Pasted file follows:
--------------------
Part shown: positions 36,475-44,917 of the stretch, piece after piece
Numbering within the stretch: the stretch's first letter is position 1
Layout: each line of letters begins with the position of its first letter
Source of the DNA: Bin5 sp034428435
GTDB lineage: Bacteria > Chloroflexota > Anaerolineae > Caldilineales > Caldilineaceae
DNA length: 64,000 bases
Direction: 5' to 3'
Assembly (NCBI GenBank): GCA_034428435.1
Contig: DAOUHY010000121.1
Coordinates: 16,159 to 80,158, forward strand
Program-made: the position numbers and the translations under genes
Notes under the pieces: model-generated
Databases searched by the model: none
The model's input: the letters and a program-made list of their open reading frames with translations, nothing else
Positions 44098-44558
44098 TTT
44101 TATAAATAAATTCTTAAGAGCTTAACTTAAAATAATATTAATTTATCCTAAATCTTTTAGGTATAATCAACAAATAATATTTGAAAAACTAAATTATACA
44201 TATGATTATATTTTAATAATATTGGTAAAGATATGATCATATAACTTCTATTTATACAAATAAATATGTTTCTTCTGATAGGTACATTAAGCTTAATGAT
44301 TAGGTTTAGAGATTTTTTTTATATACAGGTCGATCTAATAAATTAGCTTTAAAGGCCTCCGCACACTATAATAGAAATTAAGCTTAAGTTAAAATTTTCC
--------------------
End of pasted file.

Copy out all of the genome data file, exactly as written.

Part shown: positions 36,475-44,917 of the stretch, piece after piece
Numbering within the stretch: the stretch's first letter is position 1
Layout: each line of letters begins with the position of its first letter
Source of the DNA: Bin5 sp034428435
GTDB lineage: Bacteria > Chloroflexota > Anaerolineae > Caldilineales > Caldilineaceae
DNA length: 64,000 bases
Direction: 5' to 3'
Assembly (NCBI GenBank): GCA_034428435.1
Contig: DAOUHY010000121.1
Coordinates: 16,159 to 80,158, forward strand
Program-made: the position numbers and the translations under genes
Notes under the pieces: model-generated
Databases searched by the model: none
The model's input: the letters and a program-made list of their open reading frames with translations, nothing else
Positions 44098-44558
44098 TTT
44101 TATAAATAAATTCTTAAGAGCTTAACTTAAAATAATATTAATTTATCCTAAATCTTTTAGGTATAATCAACAAATAATATTTGAAAAACTAAATTATACA
44201 TATGATTATATTTTAATAATATTGGTAAAGATATGATCATATAACTTCTATTTATACAAATAAATATGTTTCTTCTGATAGGTACATTAAGCTTAATGAT
44301 TAGGTTTAGAGATTTTTTTTATATACAGGTCGATCTAATAAATTAGCTTTAAAGGCCTCCGCACACTATAATAGAAATTAAGCTTAAGTTAAAATTTTCC